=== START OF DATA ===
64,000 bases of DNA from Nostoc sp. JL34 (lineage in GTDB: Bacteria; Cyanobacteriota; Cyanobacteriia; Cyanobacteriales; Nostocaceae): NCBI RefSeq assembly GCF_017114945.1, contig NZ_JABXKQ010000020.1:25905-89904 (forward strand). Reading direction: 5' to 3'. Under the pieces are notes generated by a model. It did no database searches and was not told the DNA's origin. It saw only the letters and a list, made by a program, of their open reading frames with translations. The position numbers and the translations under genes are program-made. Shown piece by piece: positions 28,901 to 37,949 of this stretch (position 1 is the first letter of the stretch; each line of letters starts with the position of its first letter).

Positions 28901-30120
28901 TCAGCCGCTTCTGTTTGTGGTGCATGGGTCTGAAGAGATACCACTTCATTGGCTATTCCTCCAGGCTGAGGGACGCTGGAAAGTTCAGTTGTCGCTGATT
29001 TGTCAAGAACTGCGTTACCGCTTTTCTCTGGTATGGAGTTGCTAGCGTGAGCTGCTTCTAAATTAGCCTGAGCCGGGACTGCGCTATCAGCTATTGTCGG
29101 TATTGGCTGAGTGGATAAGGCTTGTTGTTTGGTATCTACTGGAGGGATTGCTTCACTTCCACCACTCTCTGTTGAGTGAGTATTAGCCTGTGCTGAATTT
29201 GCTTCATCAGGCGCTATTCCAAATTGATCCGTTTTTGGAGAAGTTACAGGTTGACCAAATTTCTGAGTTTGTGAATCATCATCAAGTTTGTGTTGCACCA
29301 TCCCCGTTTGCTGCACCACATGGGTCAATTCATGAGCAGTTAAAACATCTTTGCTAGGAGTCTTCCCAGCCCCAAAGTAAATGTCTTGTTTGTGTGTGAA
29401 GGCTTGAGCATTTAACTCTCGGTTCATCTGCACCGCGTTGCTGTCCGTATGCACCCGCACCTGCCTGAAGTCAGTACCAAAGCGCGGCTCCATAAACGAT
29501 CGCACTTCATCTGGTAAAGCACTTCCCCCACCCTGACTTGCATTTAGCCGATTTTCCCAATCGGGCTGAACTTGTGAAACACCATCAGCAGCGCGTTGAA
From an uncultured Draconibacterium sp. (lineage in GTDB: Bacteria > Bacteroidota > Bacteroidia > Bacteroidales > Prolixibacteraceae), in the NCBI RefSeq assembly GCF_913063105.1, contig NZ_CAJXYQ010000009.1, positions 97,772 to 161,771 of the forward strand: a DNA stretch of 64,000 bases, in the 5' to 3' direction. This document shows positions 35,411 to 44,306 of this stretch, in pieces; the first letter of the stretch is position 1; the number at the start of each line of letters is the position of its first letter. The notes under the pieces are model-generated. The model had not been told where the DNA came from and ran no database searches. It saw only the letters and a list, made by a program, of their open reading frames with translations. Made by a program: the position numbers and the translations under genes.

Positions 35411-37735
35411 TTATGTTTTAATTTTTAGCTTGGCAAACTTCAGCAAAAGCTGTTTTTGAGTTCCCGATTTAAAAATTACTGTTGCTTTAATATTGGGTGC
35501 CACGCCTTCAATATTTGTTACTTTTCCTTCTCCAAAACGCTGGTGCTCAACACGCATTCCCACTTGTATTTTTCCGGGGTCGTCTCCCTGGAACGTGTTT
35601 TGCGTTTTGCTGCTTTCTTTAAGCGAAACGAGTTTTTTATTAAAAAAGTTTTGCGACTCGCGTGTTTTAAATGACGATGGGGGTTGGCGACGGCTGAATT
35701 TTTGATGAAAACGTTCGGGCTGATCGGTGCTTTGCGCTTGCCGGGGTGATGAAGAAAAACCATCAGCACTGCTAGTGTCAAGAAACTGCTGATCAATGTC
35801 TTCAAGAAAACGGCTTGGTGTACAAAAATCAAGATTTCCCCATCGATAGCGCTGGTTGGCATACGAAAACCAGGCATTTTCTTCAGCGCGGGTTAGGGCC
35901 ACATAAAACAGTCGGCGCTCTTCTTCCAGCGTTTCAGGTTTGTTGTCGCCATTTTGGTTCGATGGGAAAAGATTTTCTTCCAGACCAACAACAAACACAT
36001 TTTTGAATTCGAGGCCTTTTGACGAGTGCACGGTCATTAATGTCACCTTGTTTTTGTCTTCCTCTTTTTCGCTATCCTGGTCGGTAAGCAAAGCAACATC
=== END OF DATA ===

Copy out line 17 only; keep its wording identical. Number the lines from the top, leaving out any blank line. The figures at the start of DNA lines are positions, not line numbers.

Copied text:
35901 ACATAAAACAGTCGGCGCTCTTCTTCCAGCGTTTCAGGTTTGTTGTCGCCATTTTGGTTCGATGGGAAAAGATTTTCTTCCAGACCAACAACAAACACAT